Interview: Quantitative, Qualitative or Versatile


This is where we drag leaders in gay men's health into our Proust spotlight. Get to know your colleagues as they share their work, their passion and a little of their busy lives.

Interview with Barry Adam

Barry Adam

Barry Adam, PhD, University Professor, Department of Sociology, Anthropology, and Criminology, University of Windsor, and Senior Scientist and Director of Prevention Research at the Ontario HIV Treatment Network.

1. What is your place of birth?

Yorkton, Saskatchewan

2. How did you get involved in gay men's health?

I had friends, buddies, and exes who fell ill in the early days of the epidemic and was among the founders of the first ASO in my local community.

3. Quantitative, qualitative or versatile?

Primarily qualitative, but am engaged in a number of quantitative studies as well.  Ideally, research from both approaches can have a synergistic effect in improving our understanding as long as the strengths and limitations of each methodology is kept in mind.

4. What social determinant of health impacts gay men the most, do you think?

Ron Stall’s notion of syndemics is an interesting and fruitful hypothesis, but I think it’s important to think of the larger structural context that affects most of our lives.  Many of us experience the need to leave communities and families of origin, either because of “push” factors such as family rejection or a need to escape the homophobic disapproval, if not violence, of small towns, or through “pull” factors of urban migration to hopefully more hospitable social niches.  This need to reconstruct our lives is a creative opportunity but it’s also not always an easy adjustment.  A lot of “risk factors” are rooted in strategies to cope with this transition.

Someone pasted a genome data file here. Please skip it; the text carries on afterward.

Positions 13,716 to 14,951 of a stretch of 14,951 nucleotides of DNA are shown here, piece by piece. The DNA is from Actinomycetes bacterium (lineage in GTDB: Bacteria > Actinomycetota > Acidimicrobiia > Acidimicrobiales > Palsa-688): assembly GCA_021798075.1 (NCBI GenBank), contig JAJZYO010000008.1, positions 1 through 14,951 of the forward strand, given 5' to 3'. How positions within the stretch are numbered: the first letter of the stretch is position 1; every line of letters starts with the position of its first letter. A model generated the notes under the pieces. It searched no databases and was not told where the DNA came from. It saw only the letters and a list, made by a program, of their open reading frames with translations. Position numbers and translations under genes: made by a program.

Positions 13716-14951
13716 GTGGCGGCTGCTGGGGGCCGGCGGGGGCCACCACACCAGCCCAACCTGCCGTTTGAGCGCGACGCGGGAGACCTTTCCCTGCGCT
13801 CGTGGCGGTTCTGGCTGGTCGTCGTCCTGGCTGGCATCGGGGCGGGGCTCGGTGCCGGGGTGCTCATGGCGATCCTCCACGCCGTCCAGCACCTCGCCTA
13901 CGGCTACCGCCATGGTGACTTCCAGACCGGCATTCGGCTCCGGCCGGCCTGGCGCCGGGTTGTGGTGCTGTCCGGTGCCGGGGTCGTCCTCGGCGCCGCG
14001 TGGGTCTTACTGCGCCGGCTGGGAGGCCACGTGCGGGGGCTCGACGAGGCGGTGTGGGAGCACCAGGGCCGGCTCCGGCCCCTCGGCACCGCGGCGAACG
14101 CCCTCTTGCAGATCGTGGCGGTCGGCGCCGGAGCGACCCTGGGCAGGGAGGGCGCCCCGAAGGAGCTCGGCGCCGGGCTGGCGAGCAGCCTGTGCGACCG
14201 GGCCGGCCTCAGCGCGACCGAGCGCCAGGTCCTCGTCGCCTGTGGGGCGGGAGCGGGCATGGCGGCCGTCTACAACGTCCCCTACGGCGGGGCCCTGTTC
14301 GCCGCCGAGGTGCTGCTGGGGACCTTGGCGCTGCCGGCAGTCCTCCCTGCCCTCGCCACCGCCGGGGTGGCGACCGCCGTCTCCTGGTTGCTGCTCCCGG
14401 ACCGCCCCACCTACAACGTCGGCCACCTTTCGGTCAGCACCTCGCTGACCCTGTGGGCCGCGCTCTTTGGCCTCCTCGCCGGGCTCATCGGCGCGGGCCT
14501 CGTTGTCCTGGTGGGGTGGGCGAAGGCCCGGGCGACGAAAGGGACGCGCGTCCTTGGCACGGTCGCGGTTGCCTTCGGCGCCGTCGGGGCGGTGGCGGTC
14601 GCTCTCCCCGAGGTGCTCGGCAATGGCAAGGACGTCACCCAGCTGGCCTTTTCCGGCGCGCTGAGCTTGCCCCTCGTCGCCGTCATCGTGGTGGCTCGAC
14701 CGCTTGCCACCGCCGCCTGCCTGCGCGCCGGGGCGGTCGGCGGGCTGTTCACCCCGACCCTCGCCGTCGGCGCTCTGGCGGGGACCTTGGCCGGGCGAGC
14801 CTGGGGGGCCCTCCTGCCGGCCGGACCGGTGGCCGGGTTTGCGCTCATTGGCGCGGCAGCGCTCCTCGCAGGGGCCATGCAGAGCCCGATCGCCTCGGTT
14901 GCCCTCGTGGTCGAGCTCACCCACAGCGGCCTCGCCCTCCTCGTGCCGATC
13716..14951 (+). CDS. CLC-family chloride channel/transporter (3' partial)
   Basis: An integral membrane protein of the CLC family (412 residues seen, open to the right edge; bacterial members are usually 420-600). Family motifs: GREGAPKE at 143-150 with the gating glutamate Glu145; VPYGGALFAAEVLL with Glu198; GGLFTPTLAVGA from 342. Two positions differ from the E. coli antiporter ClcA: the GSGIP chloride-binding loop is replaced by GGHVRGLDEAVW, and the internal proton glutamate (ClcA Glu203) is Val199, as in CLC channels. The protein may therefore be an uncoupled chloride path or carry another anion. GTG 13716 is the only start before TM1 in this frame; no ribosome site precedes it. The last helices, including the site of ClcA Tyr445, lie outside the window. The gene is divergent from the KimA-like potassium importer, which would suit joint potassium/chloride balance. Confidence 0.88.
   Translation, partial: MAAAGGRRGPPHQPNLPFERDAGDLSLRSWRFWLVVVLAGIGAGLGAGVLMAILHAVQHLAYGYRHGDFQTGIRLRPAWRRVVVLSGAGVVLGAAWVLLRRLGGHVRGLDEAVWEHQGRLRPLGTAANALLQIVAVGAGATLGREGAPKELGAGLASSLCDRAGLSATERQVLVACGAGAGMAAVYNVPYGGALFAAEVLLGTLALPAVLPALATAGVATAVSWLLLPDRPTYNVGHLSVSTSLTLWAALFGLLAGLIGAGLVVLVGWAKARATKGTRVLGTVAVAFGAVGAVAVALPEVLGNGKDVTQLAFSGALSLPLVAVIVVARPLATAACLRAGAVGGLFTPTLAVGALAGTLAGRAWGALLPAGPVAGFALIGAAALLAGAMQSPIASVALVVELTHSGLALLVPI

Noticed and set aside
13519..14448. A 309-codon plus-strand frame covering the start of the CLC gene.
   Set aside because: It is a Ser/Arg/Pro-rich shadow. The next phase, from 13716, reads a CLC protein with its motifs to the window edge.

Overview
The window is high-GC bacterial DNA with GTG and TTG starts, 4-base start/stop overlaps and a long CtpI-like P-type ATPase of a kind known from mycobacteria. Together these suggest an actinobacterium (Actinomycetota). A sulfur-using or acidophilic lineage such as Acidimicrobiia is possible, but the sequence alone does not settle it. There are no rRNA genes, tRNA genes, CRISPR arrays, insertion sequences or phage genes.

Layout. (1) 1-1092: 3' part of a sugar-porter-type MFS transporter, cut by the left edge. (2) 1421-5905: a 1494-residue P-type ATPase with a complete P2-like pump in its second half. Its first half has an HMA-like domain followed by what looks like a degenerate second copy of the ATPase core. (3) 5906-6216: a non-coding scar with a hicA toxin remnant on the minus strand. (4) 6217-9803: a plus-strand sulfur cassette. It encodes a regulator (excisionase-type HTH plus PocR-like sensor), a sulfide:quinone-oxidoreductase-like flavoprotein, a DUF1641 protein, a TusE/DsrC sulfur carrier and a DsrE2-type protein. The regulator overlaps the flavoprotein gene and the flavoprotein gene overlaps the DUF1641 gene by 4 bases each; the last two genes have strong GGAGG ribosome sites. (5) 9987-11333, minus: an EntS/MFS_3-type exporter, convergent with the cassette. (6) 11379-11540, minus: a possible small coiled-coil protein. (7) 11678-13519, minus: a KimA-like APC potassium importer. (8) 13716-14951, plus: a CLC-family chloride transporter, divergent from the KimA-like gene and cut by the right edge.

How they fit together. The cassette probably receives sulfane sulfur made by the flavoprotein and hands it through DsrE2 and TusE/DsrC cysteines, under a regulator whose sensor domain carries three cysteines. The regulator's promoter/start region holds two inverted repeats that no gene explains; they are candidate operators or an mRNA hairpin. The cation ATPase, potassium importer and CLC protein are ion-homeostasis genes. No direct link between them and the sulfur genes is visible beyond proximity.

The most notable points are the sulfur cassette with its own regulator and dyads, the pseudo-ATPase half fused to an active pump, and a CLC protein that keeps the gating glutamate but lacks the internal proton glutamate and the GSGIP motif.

5. What's something that everyone interested in gay men's health should read?

I don’t think the key text is written yet.

6. Do you have a favourite gay bar moment?

The underground drag bars of Havana.

7. If you could poll 10,000 gay men, what two questions would you ask them?

That’s a tough one as I have the luxury of coming up with new questions with each new study.

8. What is the secret to a perfect relationship?

Relationships aren’t perfect and maybe that’s the secret—actually appreciating a partner for his imperfections, for his humanness.

9. How would you describe your current work?

Still looking for ways of bringing down HIV rates that continue unabated in our communities.

10. What's the last piece of writing you did on gay health?

Barry D Adam. 2011. “Epistemic fault lines in biomedical and social approaches to HIV prevention” Journal of the International AIDS Society 14 (Supplement 2):S2.

Barry D Adam, Gerardo Betancourt, and Angel Serrano Sánchez. 2011. “Development of an HIV prevention and life skills program for Spanish speaking gay and bisexual newcomers” Canadian Journal of Human Sexuality 20 (1):11-17.

Barry D Adam, James Murray, Suzanne Ross, Jason Oliver, Stephen G Lincoln, and Vicki Rynard. 2011. “Hivstigma.­com, an innovative web-supported stigma-reduction intervention for gay and bisexual men” Health Education Research 26 (5):795-807.

11. What gay man do you most admire?

Leonardo da Vinci.

12. Where would you like to see gay men's health in five years?

More dedicated researchers in the area; better engagement with the moving sexual cultures of our diverse communities.

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